“A giant!” Gabby spun, almost knocking Top Hot over in the process. He had to be kidding, right? And yet, the ache of the tattoo on her wrist and the soothing hum of the magic flowing through her veins were not a lie. If they could exist, why couldn’t a giant? “I’ve never seen a giant before in my life.” Her eyes suddenly widened in horror, remembering the fairy tales. “But don’t they eat humans?”

Top Hat barked out a high-pitched laugh. “Nonsense. That is just a myth.”

“Um, okay.” She drew the words out slowly, still dubious. Didn’t he just say myths were actually real? “Well, then. How am I supposed to steal a harp from a giant? I’ve never done anything remotely like that before.”

“Not steal, my dear,” Top Hat clarified with another irritated twist of his mouth. He took up the carved ivory pipe laying on his desk and puffed on it thoughtfully, the musky smoke encircling his hat and glowing like a halo made of clouds. “Such an ugly word, that. No, no, no. I merely want to borrow the item in question. It has a few magical properties I would like to … experiment with, so to speak.”

Gabby’s piercing blue eyes narrowed as she wondered what types of experiments could be done with magic. Helpful, productive ones, she hoped. She almost asked Top Hat to explain himself, but the way he glared at her through his pipe smoke told her that maybe it would be best not to know too much at first. Everyone has their secrets, and the job he was offering sounded so exciting and weird and impossible. She didn’t want to screw up her chance to take it—and possibly get herself whisked back to that snowy sidewalk in Blossom, back to her boring life—by asking the wrong kind of questions.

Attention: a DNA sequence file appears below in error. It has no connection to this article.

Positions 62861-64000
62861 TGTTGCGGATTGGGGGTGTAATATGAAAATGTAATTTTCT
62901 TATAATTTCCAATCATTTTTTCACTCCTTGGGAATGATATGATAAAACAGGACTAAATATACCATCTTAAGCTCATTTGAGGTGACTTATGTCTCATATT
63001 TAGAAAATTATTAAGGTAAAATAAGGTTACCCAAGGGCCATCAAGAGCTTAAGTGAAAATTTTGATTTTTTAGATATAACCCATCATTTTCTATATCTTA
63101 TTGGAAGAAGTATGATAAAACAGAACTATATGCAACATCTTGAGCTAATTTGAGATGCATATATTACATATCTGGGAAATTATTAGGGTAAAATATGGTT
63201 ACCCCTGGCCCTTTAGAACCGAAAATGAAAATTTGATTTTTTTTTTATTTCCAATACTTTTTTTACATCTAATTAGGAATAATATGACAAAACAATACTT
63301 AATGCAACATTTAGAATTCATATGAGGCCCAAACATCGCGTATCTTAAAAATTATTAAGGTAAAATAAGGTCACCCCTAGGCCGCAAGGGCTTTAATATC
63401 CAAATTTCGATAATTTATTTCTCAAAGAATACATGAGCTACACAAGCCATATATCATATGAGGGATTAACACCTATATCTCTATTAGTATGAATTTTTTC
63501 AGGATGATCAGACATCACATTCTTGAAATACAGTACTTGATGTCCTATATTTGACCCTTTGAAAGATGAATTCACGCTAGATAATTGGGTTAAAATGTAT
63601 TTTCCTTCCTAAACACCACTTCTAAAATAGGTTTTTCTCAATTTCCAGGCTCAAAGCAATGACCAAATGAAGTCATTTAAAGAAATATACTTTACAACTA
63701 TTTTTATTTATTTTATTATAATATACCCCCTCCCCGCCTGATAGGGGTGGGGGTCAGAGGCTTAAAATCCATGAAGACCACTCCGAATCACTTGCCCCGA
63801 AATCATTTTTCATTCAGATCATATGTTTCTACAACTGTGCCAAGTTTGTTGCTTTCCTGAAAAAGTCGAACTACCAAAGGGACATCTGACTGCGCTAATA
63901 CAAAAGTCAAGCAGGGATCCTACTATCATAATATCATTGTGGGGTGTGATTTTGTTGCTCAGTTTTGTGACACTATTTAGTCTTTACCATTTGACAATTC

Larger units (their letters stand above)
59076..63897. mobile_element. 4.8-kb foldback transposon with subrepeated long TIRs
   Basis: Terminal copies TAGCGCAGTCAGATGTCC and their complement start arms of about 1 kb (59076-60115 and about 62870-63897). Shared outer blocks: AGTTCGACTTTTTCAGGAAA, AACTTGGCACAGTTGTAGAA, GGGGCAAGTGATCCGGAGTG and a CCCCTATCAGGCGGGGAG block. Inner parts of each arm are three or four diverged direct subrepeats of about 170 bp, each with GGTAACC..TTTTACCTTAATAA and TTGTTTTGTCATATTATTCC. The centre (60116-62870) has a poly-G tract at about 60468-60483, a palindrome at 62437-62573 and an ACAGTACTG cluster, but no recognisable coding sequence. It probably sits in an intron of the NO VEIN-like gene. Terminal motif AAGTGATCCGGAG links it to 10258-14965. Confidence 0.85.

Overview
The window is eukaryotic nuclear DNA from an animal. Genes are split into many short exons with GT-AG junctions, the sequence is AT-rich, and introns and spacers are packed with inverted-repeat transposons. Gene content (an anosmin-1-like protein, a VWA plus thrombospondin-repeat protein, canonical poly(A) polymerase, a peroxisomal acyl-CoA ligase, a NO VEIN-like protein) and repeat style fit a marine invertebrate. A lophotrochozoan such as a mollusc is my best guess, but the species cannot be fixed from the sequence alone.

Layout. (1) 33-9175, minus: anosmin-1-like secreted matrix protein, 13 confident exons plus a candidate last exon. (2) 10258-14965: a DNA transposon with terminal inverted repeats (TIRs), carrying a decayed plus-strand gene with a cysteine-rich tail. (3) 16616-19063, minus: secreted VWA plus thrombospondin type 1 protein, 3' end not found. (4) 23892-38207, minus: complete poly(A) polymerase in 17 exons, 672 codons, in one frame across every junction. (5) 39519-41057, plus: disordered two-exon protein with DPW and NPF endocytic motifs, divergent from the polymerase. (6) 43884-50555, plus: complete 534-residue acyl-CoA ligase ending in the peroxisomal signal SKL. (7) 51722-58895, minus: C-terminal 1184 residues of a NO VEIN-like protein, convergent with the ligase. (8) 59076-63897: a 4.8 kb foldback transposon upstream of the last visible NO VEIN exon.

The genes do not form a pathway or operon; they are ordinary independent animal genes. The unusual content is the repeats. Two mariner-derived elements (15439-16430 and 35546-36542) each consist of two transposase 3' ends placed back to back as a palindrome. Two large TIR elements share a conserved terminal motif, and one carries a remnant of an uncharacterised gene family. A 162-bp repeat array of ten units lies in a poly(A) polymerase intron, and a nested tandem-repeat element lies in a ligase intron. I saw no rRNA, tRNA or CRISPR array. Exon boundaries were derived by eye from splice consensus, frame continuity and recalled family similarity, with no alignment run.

“Okay. Not steal, then. So how am I supposed to find this giant?” she asked, trying her best to look and sound professional, whatever that meant for this strange employer in this even stranger office. “Up a beanstalk?” she added with smirk.

Top Hat’s pale grin split his face, reminding her of a Cheshire cat. “Very perceptive, my dear. See, Viktor? Did I not tell you she had a brilliant mind, this one?”

Viktor, who had sat down in one of the wingback chairs facing Top Hat’s desk, rolled his golden eyes before turning his attention on the pulsing ruby ring enveloping one of his skeletal fingers. Gabby shuddered at the blood-like gem and returned to staring at herself in the grandfather clock.

“Where is this beanstalk I’m supposed to climb, then?”

“Ah, straight to the point. I do like that about a fresh Agent.” Top Hat chittered gleefully to himself before clearing his throat and straightening the mother-of-pearl pin in his ascot. “There is a young man waiting for you just outside the mansion doors. He has some experience with the giant in question and can lead you to the beanstalk portal.”

Gabby paused in her preening. “Wait, if he has so much experience, why doesn’t he get the harp himself? Why have me do it?”

“Well, Miss Gabriela,” Top Hat said as he laid his pipe on the polished surface of his desk, “let us just say that Jack … disappointed me. He used to be one of my finest Agents, but … well, he has not been himself of late.”

“Jack?” Gabby snorted. “His name is Jack?”

The minuscule man blinked in surprise. “Why, yes. Do you take issue with his name?”